I was born and raised in some anglophone Asian country where people use the word "flat" to describe a battery when no electrical current can be generated by it. Some would even use the word "flat" to describe their phone when its battery is dead (although their phones are three dimensional). So one day I looked up OED and realised


British (of a battery) having exhausted its charge.

but I couldn't find this definition of flat in the New Oxford American Dictionary.

So here are my questions:

If I go to the States will people understand me when I say "My battery is flat"?

How about "my phone is flat"? Is this usage of flat even common in the UK?

  • 6
    “My battery is flat” is perfectly understandable in American English as well, though it is listed in American dictionaries as being ‘chiefly British’. Nobody will misunderstand you or have trouble understanding what you mean, even if they might not use the phrase themselves. “My phone is flat” is less obvious. In the right context, you will probably be understood, but you might also get funny looks and people wondering what phones aren’t flat (spherical phones?). Commented Oct 14, 2013 at 10:31
  • 1
    I think "My phone is flat" would be perfectly comprehensible in BrEn, but isn't common among native speakers IME. A more interesting question would be the etymology.
    – Chris H
    Commented Oct 14, 2013 at 10:54
  • 4
    Even I, British, and veteran of many a flat battery would be slightly puzzled if someone told me their phone was flat. 'Aren't they all'? might have been my reply. I would take care to point out that your phone 'needs charging'. Though I must add that my father, in his nineties, thought that that meant it needed money putting on it.
    – WS2
    Commented Oct 14, 2013 at 10:54
  • 7
    Yes, Americans would say a battery is dead. Commented Oct 14, 2013 at 15:29
  • 4
    I live in the States, and I would assume you were not from around here if you said your battery is flat. You're more likely to be understood if you said your battery is out of juice, but I'll be damned if I know why people stick to that expression. Better if you just said it is dead. Commented Oct 14, 2013 at 16:44

2 Answers 2


My battery is flat is perfectly fine in British English, but from the comments, it might not be understood in American English, depending on the context.

My phone is flat is sometimes used according to a quick Google search, but it isn't particularly common in British English and may be misunderstood. It might be more common to say my phone is dead.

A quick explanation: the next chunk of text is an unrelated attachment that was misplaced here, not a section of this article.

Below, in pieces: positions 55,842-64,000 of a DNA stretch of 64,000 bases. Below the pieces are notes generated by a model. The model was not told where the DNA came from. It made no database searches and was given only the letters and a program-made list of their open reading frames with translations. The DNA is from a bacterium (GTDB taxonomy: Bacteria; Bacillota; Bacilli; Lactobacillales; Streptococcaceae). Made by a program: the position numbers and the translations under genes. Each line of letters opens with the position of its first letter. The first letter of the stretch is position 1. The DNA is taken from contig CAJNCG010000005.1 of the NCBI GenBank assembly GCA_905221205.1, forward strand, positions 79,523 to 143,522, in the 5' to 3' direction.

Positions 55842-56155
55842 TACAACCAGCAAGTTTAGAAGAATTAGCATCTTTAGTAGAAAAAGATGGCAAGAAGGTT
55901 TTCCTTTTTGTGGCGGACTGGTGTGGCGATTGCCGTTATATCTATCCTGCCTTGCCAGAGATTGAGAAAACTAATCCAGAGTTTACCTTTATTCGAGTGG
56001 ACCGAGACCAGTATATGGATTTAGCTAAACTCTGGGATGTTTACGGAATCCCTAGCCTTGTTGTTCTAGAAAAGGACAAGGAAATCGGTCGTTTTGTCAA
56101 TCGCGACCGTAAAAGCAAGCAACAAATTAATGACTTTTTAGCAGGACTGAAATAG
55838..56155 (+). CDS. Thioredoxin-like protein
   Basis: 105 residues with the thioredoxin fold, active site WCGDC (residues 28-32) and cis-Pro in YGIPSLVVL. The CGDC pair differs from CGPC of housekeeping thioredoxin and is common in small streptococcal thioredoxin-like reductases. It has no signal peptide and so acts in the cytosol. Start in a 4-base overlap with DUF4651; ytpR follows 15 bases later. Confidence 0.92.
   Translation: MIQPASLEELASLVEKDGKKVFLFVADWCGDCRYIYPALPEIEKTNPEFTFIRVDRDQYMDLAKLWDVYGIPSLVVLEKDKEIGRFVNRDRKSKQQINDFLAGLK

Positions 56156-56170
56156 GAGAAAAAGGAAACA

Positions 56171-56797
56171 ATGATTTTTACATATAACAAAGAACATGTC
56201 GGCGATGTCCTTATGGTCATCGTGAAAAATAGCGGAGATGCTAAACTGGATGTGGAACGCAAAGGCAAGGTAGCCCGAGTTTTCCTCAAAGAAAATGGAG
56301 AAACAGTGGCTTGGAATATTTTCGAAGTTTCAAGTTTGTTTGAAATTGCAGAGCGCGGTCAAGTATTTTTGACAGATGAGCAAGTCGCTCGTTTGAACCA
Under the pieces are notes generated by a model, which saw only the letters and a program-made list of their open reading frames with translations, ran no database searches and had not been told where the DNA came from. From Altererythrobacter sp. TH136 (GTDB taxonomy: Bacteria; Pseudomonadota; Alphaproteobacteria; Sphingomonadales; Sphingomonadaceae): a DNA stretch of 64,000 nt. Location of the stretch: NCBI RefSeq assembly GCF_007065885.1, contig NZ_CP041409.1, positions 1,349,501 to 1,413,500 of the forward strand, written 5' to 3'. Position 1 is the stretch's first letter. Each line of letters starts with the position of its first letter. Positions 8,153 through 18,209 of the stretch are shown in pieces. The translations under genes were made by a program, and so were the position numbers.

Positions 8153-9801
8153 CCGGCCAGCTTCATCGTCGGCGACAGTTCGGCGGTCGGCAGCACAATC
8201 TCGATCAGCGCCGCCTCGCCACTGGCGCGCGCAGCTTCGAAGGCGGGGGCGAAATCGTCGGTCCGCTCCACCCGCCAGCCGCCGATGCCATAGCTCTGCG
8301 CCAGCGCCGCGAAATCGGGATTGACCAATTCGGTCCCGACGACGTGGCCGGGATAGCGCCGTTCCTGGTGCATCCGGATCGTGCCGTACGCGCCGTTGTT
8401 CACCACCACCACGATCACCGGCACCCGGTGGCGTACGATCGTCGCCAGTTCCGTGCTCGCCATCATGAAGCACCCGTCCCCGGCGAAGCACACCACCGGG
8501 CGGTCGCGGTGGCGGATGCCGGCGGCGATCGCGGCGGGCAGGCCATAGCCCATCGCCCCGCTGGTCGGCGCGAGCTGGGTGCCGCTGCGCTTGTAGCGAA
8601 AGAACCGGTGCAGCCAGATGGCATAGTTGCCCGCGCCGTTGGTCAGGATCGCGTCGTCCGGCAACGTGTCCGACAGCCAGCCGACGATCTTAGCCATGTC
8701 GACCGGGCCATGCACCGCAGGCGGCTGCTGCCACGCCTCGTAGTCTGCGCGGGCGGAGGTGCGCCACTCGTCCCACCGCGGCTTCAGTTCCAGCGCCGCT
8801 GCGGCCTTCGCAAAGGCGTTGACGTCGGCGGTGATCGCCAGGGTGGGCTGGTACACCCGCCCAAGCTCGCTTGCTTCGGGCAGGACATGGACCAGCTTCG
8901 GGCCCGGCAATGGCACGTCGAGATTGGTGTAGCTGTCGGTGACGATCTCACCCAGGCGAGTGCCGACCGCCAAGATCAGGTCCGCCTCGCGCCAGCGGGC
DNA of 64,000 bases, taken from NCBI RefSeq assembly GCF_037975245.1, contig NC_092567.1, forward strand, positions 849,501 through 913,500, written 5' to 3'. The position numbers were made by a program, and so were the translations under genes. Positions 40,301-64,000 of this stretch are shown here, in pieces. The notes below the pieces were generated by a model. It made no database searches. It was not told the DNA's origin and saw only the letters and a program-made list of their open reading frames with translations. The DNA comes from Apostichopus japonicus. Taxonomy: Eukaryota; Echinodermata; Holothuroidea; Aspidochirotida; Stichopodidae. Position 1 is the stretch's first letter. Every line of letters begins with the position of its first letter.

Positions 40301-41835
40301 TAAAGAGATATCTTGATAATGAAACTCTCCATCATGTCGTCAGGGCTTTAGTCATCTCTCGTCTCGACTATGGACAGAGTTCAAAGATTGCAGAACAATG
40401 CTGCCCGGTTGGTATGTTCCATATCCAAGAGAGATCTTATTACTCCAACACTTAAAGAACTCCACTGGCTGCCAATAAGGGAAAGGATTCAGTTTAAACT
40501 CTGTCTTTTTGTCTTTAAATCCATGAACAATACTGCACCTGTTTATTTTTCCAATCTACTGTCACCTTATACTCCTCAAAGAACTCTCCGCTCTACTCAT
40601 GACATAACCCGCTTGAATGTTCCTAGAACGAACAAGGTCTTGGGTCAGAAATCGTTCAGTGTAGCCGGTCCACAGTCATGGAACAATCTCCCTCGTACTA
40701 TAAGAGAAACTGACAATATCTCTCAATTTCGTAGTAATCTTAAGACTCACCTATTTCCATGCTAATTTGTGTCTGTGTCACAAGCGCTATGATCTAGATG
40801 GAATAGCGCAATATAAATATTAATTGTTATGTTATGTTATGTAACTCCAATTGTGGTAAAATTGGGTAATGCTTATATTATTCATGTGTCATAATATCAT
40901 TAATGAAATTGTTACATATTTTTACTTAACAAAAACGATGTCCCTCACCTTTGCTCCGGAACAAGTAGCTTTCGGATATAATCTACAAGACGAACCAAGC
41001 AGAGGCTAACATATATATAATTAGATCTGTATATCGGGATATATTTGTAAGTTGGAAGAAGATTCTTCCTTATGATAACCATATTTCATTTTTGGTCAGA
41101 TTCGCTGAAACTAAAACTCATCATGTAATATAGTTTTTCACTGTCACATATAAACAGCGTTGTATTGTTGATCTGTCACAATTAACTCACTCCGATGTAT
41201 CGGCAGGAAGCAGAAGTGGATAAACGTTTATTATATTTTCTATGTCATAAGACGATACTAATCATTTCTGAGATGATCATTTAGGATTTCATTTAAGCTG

This use of flat for an electric battery was first used in 1951 according to the OED (sense 9c). The others related senses are: 9a) wanting in energy and spirit (1604); 9b) depressed, dull or inactive trade (1831); and 9d) a drink that has lost its flavour or sharpness (1617).

I found three 1941 antedatings in Starters and Generators (Edward Molloy, ‎Ernest Walter Knott). Page 85:

If the clutch is not slipping, the trouble may be insufficient volts reaching the motor, due to a flat battery or a bad connection or switch introducing resistance in the circuit, an electrical fault in the starter, or, very rarely, a mechanical fault in the starter.

Page 86:

A flat battery should be replaced, but the reason for the battery being discharged should be investigated.

Page 98:

Under this no-gap condition, the plunger will remain home on a very reduced voltage (which may occur with a flat battery) and will be less susceptible to vibration, and the contact pressure is a fixed and known amount, being the force of the spring (11), and does not vary with voltage.

  • And those antedatings make it sound like the term was in common use at the time of writing.
    – Chris H
    Commented Oct 14, 2013 at 12:05
  • @Hugo So how do Americans describe a flat battery?
    – WS2
    Commented Oct 14, 2013 at 16:39
  • 1
    @WS2 It is a dead battery, as it has ceased to function. If you say your battery-powered device is dead (I need to hang up; my phone is dying; I was going to email you but my laptop died), it usually means the battery has discharged, but appliances and vehicles and whatnot can die for reasons other than their power supply.
    – choster
    Commented Oct 14, 2013 at 17:25
  • 4
    @WS2 Like going flat, it's a figurative usage, as with dead air, dead silence, dead ball, dead stop, etc.— it shows no signs of life. Besides, even in the literal sense, being dead isn't necessarily a permanent or absolute condition. Ask Lazarus. Or Karen Cooper.
    – choster
    Commented Oct 14, 2013 at 22:34
  • 1
    @choster, I think what WS2 is getting at is that (in British English) “the battery is dead” is likely to be understood in the same way as “my laptop is dead”—i.e., that it can no longer be recharged, it has ceased to function, it is ready to be chucked in the bin. In AmE, “my phone just died” is not ambiguous, but “my phone is dead” is: it can either mean that the battery is flat, or that the phone is fubar and I need a new one. In BrE, the latter wording would be so heavily skewed to the latter meaning that it is almost unambiguous. Commented Oct 14, 2013 at 23:18

Years ago I had to call a tow truck for a flat battery, the dispatchers huffily said "you can have a flat tire, or a dead battery, which is it?"

So, yes, you may be misunderstood, it's not common American English. But you can always elaborate when you see the look of confusion.

I am trying to remember, I think in the UK flat means no charge, and dead means cannot accept a charge. I've been in the US too long now and get my languages confused.

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